Matters what the rules are.
I do think $500 positions are too small.

I also question why you quoted "investing".
 

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The problem with mechanical investing (rules based or whatever name one wants to use) is the guy in charge of it. Namely you. Whatever mechanical strategy you look at you will undoubtedly want to see some backtested data before you use it.

Two problems arise with this. The first is a concept known as data mining. That is the situation where if one sits at a computer long enough and sifts though enough data, one will inevitably find relationships that have worked better and better then what you are currently using. Not only does this cause one to keep tweeking the strategy, but also increases the chances that the strategy you are using was nothing more then a fluke. The 1 in a million flukes are out there. With a fast computer and time on your hands, it won't take you too long to find them. They look a lot like the ones that are not flukes ... with just a little higher backtested rate of return.

The 2nd problem with backtesting is that the strategies where their results have shown good "recent" performance, will be the ones that look like they have the best long term performance, as well (this is no different then mutual funds where recent performance can significantly boost long term numbers). When you review almost any mechanical strategy you will undoubtedly find many periods of time where the strategy did not outperform, just buying an index or some other strategy. Since it outperformed in the long term, many investors tend to ignore this and want to use it in the hope of obtaining those long term results. The problem is, when the bad year or bad years come immediately. If you get underperformance out of your new strategy in the first year and next for example, it will be very unlikely that you will stick with this strategy for even that length of time. 2 years is about 500 stock market trading days where you get to see a simple index kicking the behind of what you are doing. If you breathe and pulse blood like any other human, you will undoubtedly tweek this strategy or abandon it completely, long before it starts to work. Since most of the strategies that will look good to you will have some recent outperformance, the likelihood of it underforming in the near term becomes much higher...leading to its abandonment or tweek as previously discussed.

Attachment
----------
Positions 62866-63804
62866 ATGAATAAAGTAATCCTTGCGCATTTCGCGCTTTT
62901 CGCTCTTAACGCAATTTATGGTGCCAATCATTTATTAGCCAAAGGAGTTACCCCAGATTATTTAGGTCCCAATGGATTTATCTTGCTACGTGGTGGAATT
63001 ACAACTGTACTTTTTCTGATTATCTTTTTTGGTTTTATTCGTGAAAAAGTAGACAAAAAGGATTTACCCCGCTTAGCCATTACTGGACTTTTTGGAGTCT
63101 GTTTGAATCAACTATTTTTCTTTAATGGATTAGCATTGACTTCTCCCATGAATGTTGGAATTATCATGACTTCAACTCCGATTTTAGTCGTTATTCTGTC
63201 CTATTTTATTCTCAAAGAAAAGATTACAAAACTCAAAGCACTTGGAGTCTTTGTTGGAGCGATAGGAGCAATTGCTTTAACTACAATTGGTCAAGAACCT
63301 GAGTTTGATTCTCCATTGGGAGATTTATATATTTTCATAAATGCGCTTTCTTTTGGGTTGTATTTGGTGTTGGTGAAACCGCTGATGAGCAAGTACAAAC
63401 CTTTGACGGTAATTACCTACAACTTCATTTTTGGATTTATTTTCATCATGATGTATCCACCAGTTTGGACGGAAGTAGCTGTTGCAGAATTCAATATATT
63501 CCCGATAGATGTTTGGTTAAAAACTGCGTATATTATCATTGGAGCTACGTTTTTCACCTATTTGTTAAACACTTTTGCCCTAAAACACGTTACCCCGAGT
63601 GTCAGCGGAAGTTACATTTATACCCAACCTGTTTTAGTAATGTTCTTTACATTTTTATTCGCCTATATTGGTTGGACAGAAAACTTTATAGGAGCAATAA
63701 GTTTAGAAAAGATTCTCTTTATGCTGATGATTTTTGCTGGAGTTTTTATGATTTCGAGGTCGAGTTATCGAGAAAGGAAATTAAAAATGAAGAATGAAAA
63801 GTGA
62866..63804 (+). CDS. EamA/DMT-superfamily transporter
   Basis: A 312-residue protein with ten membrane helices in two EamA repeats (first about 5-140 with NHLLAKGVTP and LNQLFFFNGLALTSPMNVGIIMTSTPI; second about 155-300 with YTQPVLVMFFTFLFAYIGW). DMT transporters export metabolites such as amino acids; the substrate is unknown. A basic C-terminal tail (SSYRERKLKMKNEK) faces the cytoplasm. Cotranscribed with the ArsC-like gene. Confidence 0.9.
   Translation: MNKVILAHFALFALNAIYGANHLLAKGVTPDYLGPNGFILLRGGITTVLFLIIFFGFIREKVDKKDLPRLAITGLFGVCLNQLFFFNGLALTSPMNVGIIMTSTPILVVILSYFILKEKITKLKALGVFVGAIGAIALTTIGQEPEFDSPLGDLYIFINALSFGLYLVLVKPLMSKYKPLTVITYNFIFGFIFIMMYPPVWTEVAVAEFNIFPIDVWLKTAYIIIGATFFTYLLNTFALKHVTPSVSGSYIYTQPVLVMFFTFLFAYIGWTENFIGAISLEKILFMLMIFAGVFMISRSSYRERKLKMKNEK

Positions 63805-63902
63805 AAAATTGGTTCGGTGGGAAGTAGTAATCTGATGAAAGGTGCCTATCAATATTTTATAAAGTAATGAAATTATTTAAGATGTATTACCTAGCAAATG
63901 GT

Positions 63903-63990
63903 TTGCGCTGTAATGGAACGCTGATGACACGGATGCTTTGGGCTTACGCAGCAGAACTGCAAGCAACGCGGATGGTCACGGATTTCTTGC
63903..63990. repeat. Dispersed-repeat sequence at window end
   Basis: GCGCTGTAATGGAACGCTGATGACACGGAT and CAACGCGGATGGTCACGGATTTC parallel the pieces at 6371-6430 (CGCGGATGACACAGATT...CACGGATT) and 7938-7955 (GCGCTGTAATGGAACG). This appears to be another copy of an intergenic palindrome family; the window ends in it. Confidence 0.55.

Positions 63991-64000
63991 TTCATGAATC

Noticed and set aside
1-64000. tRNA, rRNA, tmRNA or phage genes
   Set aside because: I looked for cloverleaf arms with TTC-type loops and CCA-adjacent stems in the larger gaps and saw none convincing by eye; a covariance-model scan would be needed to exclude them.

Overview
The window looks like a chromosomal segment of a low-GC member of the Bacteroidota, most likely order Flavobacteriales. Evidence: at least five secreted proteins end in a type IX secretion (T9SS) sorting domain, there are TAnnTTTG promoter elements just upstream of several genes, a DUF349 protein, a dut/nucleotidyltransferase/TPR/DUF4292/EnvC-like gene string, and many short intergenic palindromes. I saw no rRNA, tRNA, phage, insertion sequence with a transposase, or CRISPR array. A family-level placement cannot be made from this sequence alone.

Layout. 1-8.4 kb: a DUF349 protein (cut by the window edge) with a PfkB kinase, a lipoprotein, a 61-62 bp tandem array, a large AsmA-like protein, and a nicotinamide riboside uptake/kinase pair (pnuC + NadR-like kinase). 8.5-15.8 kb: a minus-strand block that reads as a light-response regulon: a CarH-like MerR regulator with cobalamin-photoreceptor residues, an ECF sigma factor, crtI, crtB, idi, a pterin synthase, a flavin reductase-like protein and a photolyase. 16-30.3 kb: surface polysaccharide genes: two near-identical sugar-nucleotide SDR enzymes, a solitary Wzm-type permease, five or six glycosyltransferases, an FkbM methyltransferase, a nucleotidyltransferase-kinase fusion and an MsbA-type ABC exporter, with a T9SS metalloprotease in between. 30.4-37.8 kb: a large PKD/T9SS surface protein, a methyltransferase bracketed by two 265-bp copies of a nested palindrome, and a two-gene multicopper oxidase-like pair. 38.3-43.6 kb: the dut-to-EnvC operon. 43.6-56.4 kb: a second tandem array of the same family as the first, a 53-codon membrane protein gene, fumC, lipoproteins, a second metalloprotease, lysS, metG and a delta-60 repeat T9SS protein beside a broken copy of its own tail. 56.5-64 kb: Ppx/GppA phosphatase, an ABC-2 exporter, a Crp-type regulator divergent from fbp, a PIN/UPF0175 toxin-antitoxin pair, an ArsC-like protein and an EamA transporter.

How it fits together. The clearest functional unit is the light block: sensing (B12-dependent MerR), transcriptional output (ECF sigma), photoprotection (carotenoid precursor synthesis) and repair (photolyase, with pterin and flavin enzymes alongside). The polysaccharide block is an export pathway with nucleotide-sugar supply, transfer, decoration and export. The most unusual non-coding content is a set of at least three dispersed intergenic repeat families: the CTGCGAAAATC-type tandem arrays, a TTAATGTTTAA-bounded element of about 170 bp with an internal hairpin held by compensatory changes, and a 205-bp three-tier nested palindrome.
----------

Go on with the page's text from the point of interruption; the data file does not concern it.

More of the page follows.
So, long story short. Mechanical strategies are designed to take the human element out of the investing process, however, it is the human element of selecting and continuing with the mechanical strategies, that will keep investors from ever benefiting from them.